Erin Keyser, the director of the Early Childhood Center, explains how this reception area will be used.

Erin Keyser, the director of the Early Childhood Center, explains how this reception area will be used.

Photo by Deb Jacques


Construction work in Troy School District is on schedule

By: Terry Oparka | Troy Times | Published July 25, 2019

 The reception area of the $23 million, 26-classroom Early Childhood Center is finished and is being used as a staging area while crews finish work to welcome students ages 3-5 this fall.

The reception area of the $23 million, 26-classroom Early Childhood Center is finished and is being used as a staging area while crews finish work to welcome students ages 3-5 this fall.

Photo by Deb Jacques

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TROY — Construction of the Troy School District Early Childhood Center, located near Livernois and Square Lake roads, is on track and the facility is scheduled to open to students this fall. 

Crews started work on the center, behind Troy College and Career High School, last spring. 

A divided Troy School District Board of Education voted to authorize $11 million in bonds to finance the project last March. 

Board President Karl Schmidt and Trustees Paula Fleming, Gary Hauff and Nancy Philippart supported it. 

While they said they support the Early Childhood Center, Board of Education Trustee Elizabeth Hammond and Vice President Steve Gottlieb voted against it. Hammond said she could not support an $11 million debt. 

The $23 million, 72,276-square-foot, 26-classroom facility will centralize all of the early childhood programs available through the Troy School  District for students ages 3-5 formerly held at different schools throughout the district.

Kerry Birmingham, the director of communications and strategic initiatives for the district, said last spring that there were 100 students on a waiting list for early childhood programs offered through the district. 

“This new building will allow us to accommodate all of the students currently enrolled for the fall, and we have a few spots still available for new preschool students,” Birmingham said via email. “We are so excited to be able to offer a world-class start to their education.”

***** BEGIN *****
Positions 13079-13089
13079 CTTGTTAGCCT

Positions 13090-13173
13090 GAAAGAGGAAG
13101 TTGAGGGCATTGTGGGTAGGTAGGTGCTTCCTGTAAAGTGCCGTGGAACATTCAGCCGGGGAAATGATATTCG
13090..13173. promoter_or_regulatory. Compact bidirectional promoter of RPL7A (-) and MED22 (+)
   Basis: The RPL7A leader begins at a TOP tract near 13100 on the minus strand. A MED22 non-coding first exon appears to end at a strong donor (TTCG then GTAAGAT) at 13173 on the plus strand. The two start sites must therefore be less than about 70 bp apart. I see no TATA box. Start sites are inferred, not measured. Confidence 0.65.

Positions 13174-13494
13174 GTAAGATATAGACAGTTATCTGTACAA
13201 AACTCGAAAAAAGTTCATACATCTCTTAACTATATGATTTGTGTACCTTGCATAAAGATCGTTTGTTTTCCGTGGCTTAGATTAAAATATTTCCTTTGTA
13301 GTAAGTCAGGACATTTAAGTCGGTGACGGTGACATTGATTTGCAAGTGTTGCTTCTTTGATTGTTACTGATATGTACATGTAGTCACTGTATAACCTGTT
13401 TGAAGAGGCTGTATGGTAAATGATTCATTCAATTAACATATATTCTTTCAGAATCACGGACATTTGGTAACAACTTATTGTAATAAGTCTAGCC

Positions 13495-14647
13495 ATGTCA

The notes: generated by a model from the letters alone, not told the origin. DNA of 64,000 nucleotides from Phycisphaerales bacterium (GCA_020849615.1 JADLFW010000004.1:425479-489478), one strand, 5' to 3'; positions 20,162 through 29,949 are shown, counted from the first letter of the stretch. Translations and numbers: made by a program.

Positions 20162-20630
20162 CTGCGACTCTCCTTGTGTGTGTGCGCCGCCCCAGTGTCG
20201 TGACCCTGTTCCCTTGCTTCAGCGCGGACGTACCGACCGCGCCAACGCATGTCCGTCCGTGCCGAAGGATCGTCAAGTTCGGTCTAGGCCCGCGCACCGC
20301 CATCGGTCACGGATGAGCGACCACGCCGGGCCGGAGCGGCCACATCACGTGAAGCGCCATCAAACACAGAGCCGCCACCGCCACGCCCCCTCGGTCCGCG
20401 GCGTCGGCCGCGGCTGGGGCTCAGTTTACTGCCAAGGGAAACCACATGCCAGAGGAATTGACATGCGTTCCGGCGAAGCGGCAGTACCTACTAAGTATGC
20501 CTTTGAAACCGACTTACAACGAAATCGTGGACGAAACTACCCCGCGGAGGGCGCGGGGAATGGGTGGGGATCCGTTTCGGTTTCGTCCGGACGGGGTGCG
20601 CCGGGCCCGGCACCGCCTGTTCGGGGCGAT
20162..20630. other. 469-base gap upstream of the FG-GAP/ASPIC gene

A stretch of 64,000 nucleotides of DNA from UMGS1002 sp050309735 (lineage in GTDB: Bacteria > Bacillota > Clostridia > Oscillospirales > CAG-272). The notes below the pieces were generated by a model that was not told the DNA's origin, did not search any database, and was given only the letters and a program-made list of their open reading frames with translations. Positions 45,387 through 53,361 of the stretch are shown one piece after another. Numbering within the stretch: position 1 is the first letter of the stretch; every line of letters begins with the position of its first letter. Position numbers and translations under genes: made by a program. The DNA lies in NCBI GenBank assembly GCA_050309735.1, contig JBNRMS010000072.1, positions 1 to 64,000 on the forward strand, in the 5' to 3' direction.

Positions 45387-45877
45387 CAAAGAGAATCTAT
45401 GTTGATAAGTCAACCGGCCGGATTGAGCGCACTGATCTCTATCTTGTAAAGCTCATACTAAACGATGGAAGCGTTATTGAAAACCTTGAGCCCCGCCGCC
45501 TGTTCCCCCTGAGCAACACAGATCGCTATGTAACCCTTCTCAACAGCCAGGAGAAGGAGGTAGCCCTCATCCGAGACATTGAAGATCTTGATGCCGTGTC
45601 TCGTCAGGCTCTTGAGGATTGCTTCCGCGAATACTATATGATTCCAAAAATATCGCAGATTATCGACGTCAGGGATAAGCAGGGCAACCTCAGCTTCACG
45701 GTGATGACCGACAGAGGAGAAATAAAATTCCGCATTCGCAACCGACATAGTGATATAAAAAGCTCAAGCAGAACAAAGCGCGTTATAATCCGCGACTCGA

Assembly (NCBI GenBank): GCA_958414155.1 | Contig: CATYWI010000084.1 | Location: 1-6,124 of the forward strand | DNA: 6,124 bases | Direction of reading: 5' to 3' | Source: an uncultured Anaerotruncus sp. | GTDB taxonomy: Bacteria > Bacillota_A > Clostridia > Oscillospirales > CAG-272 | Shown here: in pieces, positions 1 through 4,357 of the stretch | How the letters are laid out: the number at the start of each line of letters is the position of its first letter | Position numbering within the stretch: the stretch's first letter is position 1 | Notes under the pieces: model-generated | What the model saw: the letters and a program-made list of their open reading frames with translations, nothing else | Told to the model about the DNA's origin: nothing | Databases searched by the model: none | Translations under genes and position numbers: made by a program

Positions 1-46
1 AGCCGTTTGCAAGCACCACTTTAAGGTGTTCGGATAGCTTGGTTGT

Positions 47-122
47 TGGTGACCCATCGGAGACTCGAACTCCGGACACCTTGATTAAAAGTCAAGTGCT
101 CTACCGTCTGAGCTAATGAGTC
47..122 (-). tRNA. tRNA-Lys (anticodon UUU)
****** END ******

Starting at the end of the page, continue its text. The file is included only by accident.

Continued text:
The Early Childhood Center could serve more than 600 children in full-day programs and half-day programs, said Kris Griffor, the district’s assistant superintendent for elementary education.

In November 2017, Troy voters approved a 1-mill, 10-year building site and sinking fund tax by a 2-to-1 margin. 

Rick West, the Troy School District assistant superintendent of business services, said the sinking fund would raise $3.7 million in its first year. He said the funds can only be used for structural and security improvements, and for technology spending. 

Projects funded by the sinking fund, totaling about $15 million, that are underway this summer include: 

• Smith Middle School — new boilers, upgrades to doors and windows, new flooring, and a kitchen renovation.

• International Academy - East — classroom renovations and an office addition.

• Troy High School — an expansion of the auto shop and a renovation to the wood shop.

• Wattles Elementary School — new flooring in the cafeteria. 

• Martell and Costello elementary schools — new paved surfaces in the play areas.

• Hamilton Elementary School — a new loop for the drop-off area.

• Hill, Morse and Leonard elementary schools, and Athens High School — partial roof replacements. 

In addition, the common areas at Smith Middle School and Barnard, Costello, Hill and Martell elementary schools will be painted this summer. The Troy School District Board of Education set aside $500,000 in the operational budget last spring so that all of the buildings in the Troy School District can be painted in the coming years. 

“We’re working with the school principals to identify the highest needs,” West said. 

“The most visible projects are the floor replacements,” West said. He noted that the work on the kitchen at Smith Middle School is a “major upgrade,” and the new drop-off loop at Hamilton Elementary School will alleviate a lot of stress and traffic congestion on Northfield Parkway. 

West noted that the paving projects have had some delays due to the heavy rains, but the majority of the projects are on schedule. 

Call Staff Writer Terry Oparka at (586) 498-1054. 

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